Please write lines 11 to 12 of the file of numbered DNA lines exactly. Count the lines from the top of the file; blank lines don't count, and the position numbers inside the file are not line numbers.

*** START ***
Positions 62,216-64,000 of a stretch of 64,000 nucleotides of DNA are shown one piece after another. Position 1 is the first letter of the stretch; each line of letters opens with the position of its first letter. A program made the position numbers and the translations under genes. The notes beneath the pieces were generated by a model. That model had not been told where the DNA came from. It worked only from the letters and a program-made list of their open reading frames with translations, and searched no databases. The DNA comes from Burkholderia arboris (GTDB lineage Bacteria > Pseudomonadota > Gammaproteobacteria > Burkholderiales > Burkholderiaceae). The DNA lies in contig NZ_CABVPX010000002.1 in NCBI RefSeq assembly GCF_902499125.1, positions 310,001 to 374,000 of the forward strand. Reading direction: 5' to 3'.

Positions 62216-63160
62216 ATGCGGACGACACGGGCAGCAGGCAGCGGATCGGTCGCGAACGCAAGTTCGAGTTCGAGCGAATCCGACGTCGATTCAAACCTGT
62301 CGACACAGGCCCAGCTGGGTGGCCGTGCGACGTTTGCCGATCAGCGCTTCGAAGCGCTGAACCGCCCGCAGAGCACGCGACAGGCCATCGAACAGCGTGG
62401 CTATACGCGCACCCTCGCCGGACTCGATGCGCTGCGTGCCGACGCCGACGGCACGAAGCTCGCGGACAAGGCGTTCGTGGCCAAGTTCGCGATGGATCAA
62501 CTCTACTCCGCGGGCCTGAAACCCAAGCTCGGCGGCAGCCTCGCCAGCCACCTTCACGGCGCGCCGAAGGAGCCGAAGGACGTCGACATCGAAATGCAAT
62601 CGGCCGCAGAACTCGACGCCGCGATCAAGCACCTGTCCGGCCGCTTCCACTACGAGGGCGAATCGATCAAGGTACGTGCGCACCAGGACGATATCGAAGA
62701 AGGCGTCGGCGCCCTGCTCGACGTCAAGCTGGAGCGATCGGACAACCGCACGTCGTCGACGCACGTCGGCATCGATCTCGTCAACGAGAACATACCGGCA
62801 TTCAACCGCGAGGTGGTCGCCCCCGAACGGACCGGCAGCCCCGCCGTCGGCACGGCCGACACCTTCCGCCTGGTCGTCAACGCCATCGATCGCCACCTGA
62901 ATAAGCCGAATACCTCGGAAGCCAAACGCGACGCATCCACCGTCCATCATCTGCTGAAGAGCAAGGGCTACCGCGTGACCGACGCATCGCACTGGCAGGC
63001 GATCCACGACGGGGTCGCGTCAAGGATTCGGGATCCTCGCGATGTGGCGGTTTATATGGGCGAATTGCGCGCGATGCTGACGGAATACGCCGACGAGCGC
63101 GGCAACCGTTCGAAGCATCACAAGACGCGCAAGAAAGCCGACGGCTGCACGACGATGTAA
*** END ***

63001 GATCCACGACGGGGTCGCGTCAAGGATTCGGGATCCTCGCGATGTGGCGGTTTATATGGGCGAATTGCGCGCGATGCTGACGGAATACGCCGACGAGCGC
63101 GGCAACCGTTCGAAGCATCACAAGACGCGCAAGAAAGCCGACGGCTGCACGACGATGTAA